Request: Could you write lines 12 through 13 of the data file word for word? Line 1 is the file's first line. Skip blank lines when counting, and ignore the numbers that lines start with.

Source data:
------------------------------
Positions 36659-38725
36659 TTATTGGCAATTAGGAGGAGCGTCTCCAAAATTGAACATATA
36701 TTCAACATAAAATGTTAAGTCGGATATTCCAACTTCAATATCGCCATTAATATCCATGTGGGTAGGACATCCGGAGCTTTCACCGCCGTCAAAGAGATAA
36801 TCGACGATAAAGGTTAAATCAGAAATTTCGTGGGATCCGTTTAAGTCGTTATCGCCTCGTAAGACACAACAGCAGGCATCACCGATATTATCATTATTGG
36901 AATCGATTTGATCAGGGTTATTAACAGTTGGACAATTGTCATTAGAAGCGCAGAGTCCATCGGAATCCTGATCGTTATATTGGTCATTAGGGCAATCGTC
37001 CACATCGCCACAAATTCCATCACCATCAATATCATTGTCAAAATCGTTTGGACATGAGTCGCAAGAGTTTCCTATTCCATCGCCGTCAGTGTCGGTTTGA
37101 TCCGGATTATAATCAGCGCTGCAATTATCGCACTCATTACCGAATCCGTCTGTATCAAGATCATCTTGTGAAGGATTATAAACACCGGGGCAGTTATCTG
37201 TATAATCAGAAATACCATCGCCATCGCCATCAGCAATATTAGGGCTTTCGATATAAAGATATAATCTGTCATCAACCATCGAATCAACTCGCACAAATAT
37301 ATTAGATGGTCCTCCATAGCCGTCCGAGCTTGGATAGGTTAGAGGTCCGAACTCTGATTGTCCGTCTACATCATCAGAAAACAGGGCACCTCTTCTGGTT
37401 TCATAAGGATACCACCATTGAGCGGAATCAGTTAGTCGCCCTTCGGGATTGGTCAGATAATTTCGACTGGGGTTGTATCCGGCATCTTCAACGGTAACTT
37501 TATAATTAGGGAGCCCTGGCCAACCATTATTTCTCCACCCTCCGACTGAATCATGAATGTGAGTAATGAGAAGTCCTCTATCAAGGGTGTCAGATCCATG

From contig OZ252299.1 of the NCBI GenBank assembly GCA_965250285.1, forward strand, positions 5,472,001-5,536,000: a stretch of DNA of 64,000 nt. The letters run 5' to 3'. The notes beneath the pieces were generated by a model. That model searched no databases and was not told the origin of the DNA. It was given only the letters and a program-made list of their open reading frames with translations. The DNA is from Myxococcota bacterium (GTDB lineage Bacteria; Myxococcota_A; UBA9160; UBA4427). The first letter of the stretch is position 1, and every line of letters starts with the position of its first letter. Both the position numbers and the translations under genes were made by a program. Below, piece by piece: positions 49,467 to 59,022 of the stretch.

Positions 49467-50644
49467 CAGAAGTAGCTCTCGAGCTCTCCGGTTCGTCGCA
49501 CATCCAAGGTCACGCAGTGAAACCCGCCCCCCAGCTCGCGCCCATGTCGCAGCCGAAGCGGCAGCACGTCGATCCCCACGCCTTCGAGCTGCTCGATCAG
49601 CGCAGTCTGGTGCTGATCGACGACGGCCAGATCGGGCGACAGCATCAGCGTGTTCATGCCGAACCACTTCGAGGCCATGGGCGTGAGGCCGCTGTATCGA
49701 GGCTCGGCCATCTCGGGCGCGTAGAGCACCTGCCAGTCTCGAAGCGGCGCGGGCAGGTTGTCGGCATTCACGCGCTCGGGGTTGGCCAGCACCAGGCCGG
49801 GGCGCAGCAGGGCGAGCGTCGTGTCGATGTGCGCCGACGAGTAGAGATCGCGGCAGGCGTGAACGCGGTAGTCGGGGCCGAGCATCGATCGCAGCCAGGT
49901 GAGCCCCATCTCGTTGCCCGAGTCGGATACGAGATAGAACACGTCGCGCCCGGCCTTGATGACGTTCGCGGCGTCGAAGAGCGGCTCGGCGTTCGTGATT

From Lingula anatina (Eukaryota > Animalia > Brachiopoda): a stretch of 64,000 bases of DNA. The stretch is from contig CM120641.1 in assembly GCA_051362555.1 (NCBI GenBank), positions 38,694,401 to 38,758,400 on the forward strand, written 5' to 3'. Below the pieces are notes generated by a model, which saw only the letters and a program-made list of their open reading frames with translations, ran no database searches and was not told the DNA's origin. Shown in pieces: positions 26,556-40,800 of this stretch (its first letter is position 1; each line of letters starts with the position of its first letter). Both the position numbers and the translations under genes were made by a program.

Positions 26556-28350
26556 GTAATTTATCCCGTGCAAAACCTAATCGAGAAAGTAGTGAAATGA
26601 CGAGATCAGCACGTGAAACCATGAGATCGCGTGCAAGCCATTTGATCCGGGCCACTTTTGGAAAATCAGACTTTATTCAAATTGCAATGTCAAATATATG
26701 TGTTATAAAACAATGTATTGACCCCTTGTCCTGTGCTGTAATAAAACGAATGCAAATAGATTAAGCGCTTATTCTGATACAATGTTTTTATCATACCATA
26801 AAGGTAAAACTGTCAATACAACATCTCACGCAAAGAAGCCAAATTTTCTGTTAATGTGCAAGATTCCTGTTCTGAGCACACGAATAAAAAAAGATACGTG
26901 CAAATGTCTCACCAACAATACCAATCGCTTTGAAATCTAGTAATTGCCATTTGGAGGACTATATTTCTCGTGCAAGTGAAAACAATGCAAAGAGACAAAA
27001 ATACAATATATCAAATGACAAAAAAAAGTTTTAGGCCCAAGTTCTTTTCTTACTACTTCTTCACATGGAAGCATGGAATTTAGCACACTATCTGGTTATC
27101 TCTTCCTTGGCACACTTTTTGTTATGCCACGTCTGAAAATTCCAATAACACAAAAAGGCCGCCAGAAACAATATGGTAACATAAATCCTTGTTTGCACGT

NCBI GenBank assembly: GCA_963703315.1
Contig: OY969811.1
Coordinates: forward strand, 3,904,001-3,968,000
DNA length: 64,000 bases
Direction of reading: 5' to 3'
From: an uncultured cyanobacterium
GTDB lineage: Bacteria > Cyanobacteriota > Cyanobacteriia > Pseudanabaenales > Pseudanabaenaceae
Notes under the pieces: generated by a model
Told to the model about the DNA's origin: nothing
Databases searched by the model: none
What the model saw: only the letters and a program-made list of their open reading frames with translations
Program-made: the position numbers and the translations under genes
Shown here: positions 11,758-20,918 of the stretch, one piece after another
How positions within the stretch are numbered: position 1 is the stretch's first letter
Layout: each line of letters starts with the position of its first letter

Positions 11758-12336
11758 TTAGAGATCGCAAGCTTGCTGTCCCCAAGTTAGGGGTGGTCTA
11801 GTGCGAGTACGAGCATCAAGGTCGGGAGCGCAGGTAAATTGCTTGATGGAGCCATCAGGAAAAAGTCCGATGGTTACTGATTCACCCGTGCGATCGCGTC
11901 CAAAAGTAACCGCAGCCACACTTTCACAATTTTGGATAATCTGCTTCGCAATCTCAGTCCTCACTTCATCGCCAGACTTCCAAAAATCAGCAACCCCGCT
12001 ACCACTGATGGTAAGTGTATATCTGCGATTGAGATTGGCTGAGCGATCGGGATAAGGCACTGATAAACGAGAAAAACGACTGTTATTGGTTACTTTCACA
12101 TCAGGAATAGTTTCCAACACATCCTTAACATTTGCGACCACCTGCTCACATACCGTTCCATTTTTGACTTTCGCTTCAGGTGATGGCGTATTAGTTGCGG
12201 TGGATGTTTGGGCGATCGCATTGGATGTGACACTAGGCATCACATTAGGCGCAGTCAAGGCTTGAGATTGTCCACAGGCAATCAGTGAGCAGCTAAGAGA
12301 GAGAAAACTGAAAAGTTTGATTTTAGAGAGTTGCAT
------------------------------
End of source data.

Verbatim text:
From contig OZ252299.1 of the NCBI GenBank assembly GCA_965250285.1, forward strand, positions 5,472,001-5,536,000: a stretch of DNA of 64,000 nt. The letters run 5' to 3'. The notes beneath the pieces were generated by a model. That model searched no databases and was not told the origin of the DNA. It was given only the letters and a program-made list of their open reading frames with translations. The DNA is from Myxococcota bacterium (GTDB lineage Bacteria; Myxococcota_A; UBA9160; UBA4427). The first letter of the stretch is position 1, and every line of letters starts with the position of its first letter. Both the position numbers and the translations under genes were made by a program. Below, piece by piece: positions 49,467 to 59,022 of the stretch.

Positions 49467-50644